I've undergone three major surgeries on my right knee, with two in just the past two years. The most recent, a meniscus removal, promised to be straightforward. Yet, months beyond the anticipated recovery, my knee remains a shadow of its former self. Despite consultations with top-notch doctors and physical therapists, the pain persists and no one is sure why.
The limitations of my knee now dictate my physical capabilities, not my fitness level. This reality is a source of deep sorrow for me. The exhilaration of pushing my body to its limits, of sprinting at top speed, lifting heavy weights, or leaping with unrestrained power, is now just a memory. My knee, unstable and unreliable, bars me from entering this zone of full exertion.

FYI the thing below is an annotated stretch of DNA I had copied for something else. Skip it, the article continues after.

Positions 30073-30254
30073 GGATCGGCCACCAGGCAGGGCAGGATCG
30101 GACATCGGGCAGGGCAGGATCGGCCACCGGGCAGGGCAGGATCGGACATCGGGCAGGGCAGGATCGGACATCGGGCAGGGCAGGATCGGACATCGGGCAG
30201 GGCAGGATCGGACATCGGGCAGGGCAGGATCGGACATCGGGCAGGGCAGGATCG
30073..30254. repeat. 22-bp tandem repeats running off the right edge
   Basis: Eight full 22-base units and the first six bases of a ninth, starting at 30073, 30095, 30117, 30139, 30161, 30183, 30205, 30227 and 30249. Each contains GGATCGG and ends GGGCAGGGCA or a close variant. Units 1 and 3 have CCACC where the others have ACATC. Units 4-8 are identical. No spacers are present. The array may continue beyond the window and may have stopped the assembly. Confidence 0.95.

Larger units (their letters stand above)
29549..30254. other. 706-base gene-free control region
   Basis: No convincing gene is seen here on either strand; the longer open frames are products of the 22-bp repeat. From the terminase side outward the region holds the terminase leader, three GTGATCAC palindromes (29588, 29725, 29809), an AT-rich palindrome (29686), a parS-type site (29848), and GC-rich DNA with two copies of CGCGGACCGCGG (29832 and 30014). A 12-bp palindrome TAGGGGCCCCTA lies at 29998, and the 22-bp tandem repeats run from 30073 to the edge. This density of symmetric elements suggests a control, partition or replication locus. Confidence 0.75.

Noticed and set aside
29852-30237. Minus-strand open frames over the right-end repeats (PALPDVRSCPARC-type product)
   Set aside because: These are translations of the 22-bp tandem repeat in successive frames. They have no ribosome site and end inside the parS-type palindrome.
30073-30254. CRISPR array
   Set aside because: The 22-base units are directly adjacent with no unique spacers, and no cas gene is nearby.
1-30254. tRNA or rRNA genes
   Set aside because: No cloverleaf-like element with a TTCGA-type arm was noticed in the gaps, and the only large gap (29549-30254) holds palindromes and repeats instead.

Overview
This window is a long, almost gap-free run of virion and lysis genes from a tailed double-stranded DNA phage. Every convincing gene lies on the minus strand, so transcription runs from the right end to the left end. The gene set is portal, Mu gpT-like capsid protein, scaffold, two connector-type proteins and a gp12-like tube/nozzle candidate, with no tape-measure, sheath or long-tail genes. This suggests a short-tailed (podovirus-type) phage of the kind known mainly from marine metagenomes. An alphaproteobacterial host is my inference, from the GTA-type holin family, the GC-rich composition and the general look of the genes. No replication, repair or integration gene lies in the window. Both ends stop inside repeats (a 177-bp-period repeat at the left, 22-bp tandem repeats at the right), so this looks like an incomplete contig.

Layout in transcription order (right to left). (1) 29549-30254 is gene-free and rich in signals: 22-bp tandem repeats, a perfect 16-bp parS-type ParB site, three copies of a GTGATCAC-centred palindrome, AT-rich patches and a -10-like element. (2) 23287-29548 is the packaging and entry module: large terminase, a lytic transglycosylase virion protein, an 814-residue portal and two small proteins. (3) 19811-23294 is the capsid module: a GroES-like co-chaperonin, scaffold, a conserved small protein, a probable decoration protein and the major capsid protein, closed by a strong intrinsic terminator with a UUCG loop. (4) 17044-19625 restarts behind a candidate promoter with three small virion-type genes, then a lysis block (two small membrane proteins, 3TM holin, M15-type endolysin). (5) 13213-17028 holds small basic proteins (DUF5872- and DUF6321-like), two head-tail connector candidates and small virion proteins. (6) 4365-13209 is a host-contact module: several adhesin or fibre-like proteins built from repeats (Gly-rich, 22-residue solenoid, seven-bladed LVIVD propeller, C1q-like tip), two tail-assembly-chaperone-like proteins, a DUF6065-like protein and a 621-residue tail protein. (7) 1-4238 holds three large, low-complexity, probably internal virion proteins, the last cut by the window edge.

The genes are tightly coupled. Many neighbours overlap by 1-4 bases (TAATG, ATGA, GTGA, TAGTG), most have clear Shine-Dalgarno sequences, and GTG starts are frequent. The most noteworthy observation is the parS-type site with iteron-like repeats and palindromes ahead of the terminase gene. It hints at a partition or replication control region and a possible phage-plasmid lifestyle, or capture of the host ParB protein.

In those moments in the zone of full exertion, the mind screams in protest, warning of pain and urging you to stop. But this pain is not harmful pain; rather, it's a testament to capability. This effort reveals the truth of our physical limits and offers a profound sense of relief post-exertion.
I implore anyone who might listen: if you don't find joy in physical exertion, keep trying. The ability to push your body to its full extent is a precious gift, and you might miss it when it is no longer an option.
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